It is easy for people who want to assign blame, whether it be in the current struggles of the Catholic Archdiocese of Philadelphia or in any other area of life, to point at others. There may even be some validity to such accusations. But those same people need to sincerely look themselves in the mirror and ask some hard questions of the person looking back at them.
Do you go to Mass every week, or at least most weeks? Do you make it a priority for you and your family? Do you receive the Sacraments, especially Communion, but also including Confession/Penance? Are you committed to your family, and especially if a young Catholic, are you committed to growing that family in number and raising your children as strong Catholics? Did you, do you, or will you send your children to Catholic schools? Do you find a way to support the Church outwardly and proudly despite the shortcomings of some of its leadership?
If you can look yourself in the mirror and answer all of these questions positively, then congratulations, you are not really a part of the problem. But unfortunately you are also not in the majority of American Catholic families over the past few decades.
The answer to the problems which are now requiring the closings of North Catholic and Cardinal Dougherty, that required the merger of Neumann and Goretti, and that have required the closings and mergers of other Catholic elementary and high schools can be found within ourselves, not in protest or in demonstrations. We the people who make up the body of the Church need to return to our basic fundamentals of faith, prayer, and support for the Catholic Church.
If we are not willing to do that, then more and more Catholic schools will meet the same fate in future years. The official school motto at North Catholic is “Tenui Nec Dimittam” which translates to “What I have, I will not lose” which should be taken on as the new motto of all Catholics in Philadelphia and all across the United States of America.
It was just after 1:00 AM in the freezing cold early morning hours of Friday, January 30th, 1970. To put in perspective how long ago it was, just three weeks earlier the Beatles had performed together in the studio for the final time, and it was just 3 weeks since a new soap opera ‘All My Children’ had made its debut on television.
The remnant of a previous snowfall still coated the ground as rookie Philadelphia police officer Fred Cione pushed his red patrol car around the corner and into the 1700 block of west Oxford Street in the city’s 23rd district.
My wife, the former Debbie Marshall Howe, grew up just two doors from Fred’s family on Huntingdon Street in the city’s Kensington section. As a 14-year old budding adolescent at that time, she already recognized that Freddie, a single Vietnam vet, was ‘really handsome’ and ‘built’.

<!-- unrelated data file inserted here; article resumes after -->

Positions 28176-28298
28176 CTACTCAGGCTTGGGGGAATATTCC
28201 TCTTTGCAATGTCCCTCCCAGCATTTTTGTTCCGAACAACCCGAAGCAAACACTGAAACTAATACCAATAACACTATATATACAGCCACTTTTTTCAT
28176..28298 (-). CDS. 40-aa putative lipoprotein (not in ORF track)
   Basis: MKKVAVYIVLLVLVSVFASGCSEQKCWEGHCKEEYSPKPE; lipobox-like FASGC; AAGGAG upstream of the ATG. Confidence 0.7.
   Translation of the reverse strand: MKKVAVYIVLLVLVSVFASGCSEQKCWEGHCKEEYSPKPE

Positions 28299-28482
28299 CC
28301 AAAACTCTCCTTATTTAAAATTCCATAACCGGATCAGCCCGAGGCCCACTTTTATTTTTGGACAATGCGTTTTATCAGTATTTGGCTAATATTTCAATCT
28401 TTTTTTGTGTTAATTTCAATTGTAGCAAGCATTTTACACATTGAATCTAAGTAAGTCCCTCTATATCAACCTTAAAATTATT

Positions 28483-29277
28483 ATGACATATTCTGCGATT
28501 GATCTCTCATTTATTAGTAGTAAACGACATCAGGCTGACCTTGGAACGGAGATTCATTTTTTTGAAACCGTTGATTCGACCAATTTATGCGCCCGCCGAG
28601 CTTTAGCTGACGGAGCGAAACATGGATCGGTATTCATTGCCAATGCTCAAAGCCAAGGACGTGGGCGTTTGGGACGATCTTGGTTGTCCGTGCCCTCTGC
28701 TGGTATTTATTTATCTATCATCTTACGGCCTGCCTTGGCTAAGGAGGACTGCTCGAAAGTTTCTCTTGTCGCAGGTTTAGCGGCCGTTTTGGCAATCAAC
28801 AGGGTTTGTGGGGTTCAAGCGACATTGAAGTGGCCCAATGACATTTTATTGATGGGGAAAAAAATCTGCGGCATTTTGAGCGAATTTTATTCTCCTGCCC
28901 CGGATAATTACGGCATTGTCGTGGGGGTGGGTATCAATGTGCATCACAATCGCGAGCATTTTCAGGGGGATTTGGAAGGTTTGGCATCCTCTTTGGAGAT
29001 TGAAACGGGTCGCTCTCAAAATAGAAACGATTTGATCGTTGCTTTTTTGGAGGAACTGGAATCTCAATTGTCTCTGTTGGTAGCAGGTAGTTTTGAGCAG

As this handsome 25-year old rookie cop drove onto Oxford Street that night he came upon three men and found something suspicious about them, or their behavior, or just the fact of them being on the streets in that location on that kind of night.
What we do know for sure is that Freddie got out and approached the three, and that one of them opened fire on him with three gunshots, one of which went into this chest and another into his gut. The men ran off, and Freddie was left to die like a dog in a North Philly gutter. That was almost three full decades ago.
Just last week, in my role as an instructor with the Philadelphia Police Department’s Advanced Training Unit, I was teaching a CPR class. One of the cops in attendance wore the name tag ‘Cione’, and I asked if he was a relative of Fred. The young man responded that he was Fred Cione’s nephew.
I am quite sure that he has heard the story a number of times already in his life. His own father, Fred’s brother Nick, became a Philly cop following his brother’s death. Two of Nick’s own sons subsequently have become Philly cops as well.
The murder of Fred Cione on that cold January night came back to me in the past couple of days as we here in Philly suffered the murder of yet another of our young officers, Pat McDonald. Pat is the fifth Philly cop to be murdered in the last 2 1/2 years.
But there is one big difference between the murders of Fred Cione and that of Pat McDonald and other Philadelphia officers murdered in the line of duty such as Chuck Cassidy, Gary Skerski, Steve Liczbinski, Izzy Nazario, Danny Faulkner, Lauretha Vaird, Steve Dmytryk, Danny Boyle, and Leddie Brown.
The big difference is that the murder of Fred Cione remains the only murder of a Philadelphia police officer that has never been solved.
Police Commissioner Frank Rizzo and his top investigators were never able to find anything to solve the case: no real suspects, no murder weapon, no motive.
The police Homicide Unit has never let the case die, assigning top detectives to take a new look at it every so often, but no one has ever come up with any substantive leads. The only reliable witness, a female, was brought in to look at thousands of photos over the years, but was never able to identify anyone.
The case remains the ultimate frustration for all of us as Philadelphia police officers. When one of us goes down on the job at the hands of a bad guy, the very least that we expect is that our brothers and sisters will hunt our killer down to the ends of the earth, and bring that killer to justice, one way or another.
The three evil specters whom it was the unfortunate fate of Freddie Cione to run into on that cold, dark, wintry January night so long ago remain demons that we have never been able to exorcise.
Think about and remember Freddie Cione as you drive past his mural. It is painted on the Aramingo Avenue side of his neighborhood recreation center, just south of Lehigh Avenue. He shares the mural with Joey Friel, another neighborhood native killed in the line-of-duty.
We not only must never forget Fred Cione, but we must specifically remember him and his case, and never allow justice to elude us again.